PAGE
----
Bees Are Slowly Dying Out Due To Disease–So The Cutest Beekeeper Is Helping Save Lives

If you’ve read the news at all in the past ten years, you know that honeybees are facing a lot of threats. And that isn’t just bad news for honey lovers. Pollinating insects are key to the food chain, and a key to our survival. This is why people are pulling out all the stops to save the bees. And they’re coming up with some ingenious ideas.

Threats to Honeybees

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There are four main threats to bees today. Only four? That doesn’t sound so bad. But it is bad. Bees pollinate 70 percent of the crops that humans eat. Besides, bees are responsible for $30 billion a year in crop reproduction. If we lose the pollinators, we lose the plants that need them. And then we lose the animals that eat those plants. If we lose the bees, many people believe that we could go extinct as well.


Pesticides, especially neonicotinoids, cause two kinds of damage. First, they kill bees directly. They also contaminate the pollen that bees bring back to the hive to feed their young. Also, even if they don’t kill the bees, some insecticides harm the bees’ ability to navigate. This means that they can’t find food, or find their way back to the hive.

Habitat Loss

Image: Public Domain, by the National Archives Archaeological Site, via Wikimedia Commons

As humans expand their territory, other species are pushed out. This includes bees. People may trample ground-nesting bees or destroy the specific soil that they need. Road traffic also degrades their habitat. Human expansion also harms the plants and environment that bees need to nest, feed, forage, and bed down in the winter.

Climate Change

Changing temperatures and rainfall affect all species, including bees. Warming temperatures may drive plants northward into territories that aren’t as bee friendly. It may also drive warmer weather bee populations into competition with cooler weather populations. And this could result in some bee populations declining.

Diseases and Parasites

Image: CC SA 3.0, by Tanarus , via Wikimedia Commons

In recent years, various diseases and parasites have affected bee colonies. Some of these include the parasitic Varroa Destructor Mite, Colony Collapse Disorder, and American Foulbrood Disease.

And it’s here where our story begins.

This Dog Can Sniff Out Bee Disease

Image is a screenshot from the featured video

You may have heard of cancer-sniffing dogs. Dogs who can predict seizures or detect low blood sugar are becoming commonplace. These animals use their amazing sense of smell to detect when something is wrong. And it saves lives. But can a dog sniff out diseases that can decimate a bee colony? This one can!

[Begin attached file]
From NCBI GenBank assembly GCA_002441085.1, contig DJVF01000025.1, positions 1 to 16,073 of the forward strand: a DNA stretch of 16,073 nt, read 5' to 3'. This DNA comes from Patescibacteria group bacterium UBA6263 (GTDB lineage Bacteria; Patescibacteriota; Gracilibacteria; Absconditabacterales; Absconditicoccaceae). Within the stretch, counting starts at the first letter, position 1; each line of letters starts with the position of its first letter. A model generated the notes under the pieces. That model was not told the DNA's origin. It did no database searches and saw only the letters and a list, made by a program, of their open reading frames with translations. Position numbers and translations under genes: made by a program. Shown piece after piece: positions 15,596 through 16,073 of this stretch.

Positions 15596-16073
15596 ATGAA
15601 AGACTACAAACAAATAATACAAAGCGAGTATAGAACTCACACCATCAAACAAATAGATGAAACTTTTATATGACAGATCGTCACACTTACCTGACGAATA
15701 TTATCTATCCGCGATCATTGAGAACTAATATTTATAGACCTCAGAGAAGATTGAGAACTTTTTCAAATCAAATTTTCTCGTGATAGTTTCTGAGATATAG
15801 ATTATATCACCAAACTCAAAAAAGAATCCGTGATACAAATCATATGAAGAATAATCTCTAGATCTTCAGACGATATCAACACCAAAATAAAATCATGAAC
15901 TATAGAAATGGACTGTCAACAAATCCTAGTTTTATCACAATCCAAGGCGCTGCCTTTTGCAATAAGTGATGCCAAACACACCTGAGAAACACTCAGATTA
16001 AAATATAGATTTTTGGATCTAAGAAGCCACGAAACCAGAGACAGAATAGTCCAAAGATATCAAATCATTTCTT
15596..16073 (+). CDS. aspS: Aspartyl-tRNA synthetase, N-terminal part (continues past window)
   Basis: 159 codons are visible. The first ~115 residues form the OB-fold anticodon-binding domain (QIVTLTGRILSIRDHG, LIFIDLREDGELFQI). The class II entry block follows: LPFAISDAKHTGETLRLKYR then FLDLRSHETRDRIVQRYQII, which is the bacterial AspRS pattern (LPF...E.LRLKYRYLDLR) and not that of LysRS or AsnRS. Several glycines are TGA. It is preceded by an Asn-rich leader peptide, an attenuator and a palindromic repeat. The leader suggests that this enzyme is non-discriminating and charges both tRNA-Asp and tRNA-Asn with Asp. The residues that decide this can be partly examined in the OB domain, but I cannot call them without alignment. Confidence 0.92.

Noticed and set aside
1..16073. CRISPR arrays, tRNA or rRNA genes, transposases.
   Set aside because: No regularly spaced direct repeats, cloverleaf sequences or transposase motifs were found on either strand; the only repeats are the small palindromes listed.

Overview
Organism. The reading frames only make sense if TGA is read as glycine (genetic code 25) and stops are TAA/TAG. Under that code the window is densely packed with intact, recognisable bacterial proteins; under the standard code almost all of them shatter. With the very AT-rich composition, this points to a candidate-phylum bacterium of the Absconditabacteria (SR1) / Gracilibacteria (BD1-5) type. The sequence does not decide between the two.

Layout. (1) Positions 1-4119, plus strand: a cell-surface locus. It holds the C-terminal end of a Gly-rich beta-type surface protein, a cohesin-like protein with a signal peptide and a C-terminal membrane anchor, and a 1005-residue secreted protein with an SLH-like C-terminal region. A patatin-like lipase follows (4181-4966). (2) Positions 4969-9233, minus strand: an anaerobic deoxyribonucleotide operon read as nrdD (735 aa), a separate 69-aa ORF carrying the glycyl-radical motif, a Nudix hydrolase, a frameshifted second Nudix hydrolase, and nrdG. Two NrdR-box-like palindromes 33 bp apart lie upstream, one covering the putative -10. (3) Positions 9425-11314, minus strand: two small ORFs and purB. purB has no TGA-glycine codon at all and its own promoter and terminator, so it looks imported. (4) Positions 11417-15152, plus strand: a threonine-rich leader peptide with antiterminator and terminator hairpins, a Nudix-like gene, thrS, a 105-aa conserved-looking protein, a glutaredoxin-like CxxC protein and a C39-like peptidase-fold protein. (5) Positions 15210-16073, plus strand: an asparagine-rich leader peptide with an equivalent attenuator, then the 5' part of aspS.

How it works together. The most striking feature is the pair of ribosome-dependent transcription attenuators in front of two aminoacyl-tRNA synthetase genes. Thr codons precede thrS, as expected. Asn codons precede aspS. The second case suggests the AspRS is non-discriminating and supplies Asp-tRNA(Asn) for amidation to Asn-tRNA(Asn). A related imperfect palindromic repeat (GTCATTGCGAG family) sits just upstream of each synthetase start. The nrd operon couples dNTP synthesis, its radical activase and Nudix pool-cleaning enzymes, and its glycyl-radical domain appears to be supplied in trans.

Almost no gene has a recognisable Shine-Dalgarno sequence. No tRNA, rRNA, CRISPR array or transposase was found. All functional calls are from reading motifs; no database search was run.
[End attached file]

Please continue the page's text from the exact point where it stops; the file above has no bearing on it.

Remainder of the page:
Bazz is a Labrador Retriever in Australia. Human beekeeper Josh Kennet realized that Bazz could detect American Foulbrood, a disease that is wiping out bee colonies all over Australia. In the past, the only way to detect the disease was to view it under a high powered microscope. But Bazz demonstrated that he could identify the disease a new way — by smell.

American Foulbrood Disease

American Foulbrood comes from a bacterium that forms spores. The spores infect the bees’ food, and the bees feed the infected food to their young. The spores germinate and multiply inside the baby bees. The infection can kill whole hives. Most commonly beekeepers unknowingly transmit the spores from hive to hive. Bees who “rob” dying hives can also carry the infection back to their own hives. All hives that contract the spores will eventually die. And the spores are generally resistant to disinfectants.

It took a long time and a lot of effort to train Bazz as a Foulbrood Sniffing Dog. But Kennet put in the time. And now Bazz is saving bee lives.

And Look at His Little Beekeeping Suit!

The only problem with this solution was that Bazz kept getting stung! So what’s a beekeeper to do? Kennet made him his own custom beekeeping suit! It took Bazz a little while to get used to the suit, the helmet, and the boots. But now he wears it like a pro.

You can watch Bazz in action in the video below.

Featured Image: CC0 by Business Helper, via Pixabay

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